Goodbye, Chris. You will be missed.
From her former lab as can be read in the comments:
“A memorial service for Christina in Sacramento is in the works and I will pass along that information to the BMCDB GG when I receive it.
– Matt Wood”
Learn how to be a better mentor and teacher! Next week will be the first Entering Mentoring seminar for the Winter quarter. This seminar is open to graduate students, postdocs, and even professors that want to enhance their abilities as a mentor. This Winter we will hold 6 weekly 1-hour seminars covering topics common to all mentoring relationships.
Here are just a few benefits of participating in the Mentoring Seminar:
1. Enhance your mentoring abilities through awareness and learn tools for effective mentoring
2. Gain perspective on all mentoring relationships, including your own student/PI relationship
3. Put on your CV that you took a HHMI Entering Mentoring Seminar
4. Free coffee and bagels on Wednesday mornings!
Time: Wednesday mornings from 9:00am to 10:00am
Dates: February 2nd through March 7th (6 weeks long)
Place: 148 Briggs Hall
Our tentative weekly schedule will focus on the following topics:
1. Establishing a good mentoring relationship, and elements of a good research project
2. Learning to communicate effectively and adaptively
3. Setting goals and expectations, and developing trust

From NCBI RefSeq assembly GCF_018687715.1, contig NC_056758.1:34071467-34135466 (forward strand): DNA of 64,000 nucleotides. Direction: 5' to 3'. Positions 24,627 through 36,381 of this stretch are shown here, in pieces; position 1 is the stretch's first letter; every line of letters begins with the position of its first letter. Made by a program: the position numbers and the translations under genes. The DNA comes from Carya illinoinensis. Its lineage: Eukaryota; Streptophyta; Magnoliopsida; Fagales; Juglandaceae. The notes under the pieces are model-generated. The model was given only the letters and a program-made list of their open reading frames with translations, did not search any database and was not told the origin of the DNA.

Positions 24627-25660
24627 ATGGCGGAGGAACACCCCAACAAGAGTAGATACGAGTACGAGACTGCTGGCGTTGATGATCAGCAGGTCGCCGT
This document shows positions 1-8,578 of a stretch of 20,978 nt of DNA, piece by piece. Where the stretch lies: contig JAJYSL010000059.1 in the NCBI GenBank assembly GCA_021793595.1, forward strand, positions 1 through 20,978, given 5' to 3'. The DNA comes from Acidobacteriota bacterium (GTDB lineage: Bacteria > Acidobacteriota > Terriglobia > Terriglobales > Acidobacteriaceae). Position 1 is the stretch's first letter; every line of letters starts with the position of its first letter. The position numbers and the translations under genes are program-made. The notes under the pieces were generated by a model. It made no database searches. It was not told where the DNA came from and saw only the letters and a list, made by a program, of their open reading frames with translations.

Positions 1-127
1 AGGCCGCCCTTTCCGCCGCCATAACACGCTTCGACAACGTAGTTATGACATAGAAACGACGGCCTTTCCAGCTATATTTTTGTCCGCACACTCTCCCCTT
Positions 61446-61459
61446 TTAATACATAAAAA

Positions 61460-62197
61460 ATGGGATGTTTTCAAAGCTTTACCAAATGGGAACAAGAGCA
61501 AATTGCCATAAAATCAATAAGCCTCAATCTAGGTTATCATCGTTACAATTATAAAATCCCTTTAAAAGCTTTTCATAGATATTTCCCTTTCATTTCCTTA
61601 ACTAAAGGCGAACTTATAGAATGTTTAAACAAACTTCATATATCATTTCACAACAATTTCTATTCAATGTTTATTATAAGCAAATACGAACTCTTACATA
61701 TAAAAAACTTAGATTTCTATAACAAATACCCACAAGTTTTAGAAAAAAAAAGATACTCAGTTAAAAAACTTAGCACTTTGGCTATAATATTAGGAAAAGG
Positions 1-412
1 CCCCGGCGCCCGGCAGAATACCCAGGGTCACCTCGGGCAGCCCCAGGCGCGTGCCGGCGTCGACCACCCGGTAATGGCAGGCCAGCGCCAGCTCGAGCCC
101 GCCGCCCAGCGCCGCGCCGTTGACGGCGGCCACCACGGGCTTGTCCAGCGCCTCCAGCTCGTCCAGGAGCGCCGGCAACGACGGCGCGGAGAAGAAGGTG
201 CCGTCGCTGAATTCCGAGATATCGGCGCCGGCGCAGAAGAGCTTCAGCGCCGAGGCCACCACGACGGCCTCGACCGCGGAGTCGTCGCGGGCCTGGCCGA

4. Identifying and resolving challenges in mentoring
5. Evaluating your progress as a mentor
6. Developing a mentoring philosophy and drawing parallels in mentoring
To sign up, subscribe to the EnteringMentoring listserve at: https://lists.ucdavis.edu/sympa/info/enteringmentoring or email Brandon Zipp (email@example.com) or Kristi Bezold (firstname.lastname@example.org) for more information.
Feel free to email with any questions that you might have. I look forward to seeing you next Wednesday!
From the Roswell Park Cancer Institute
Dendritic cell vaccine, manufactured in unique RPCI facility, trains body’s defenses to remember, destroy cancer cell.
The Center for Immunotherapy at Roswell Park Cancer Institute (RPCI) has launched a phase I clinical research study of a dendritic cell vaccine designed to both eradicate cancer cells and prevent disease relapse. Developed at RPCI, the NY-ESO-1 dendritic cell vaccine will be manufactured in the Institute’s new Therapeutic Cell Production Facility using a unique FDA-approved process — making RPCI the first research facility in the U.S. to use a custom-made barrier isolator for vaccine cell production, and the first in the world to use this system in an approved, government-regulated study.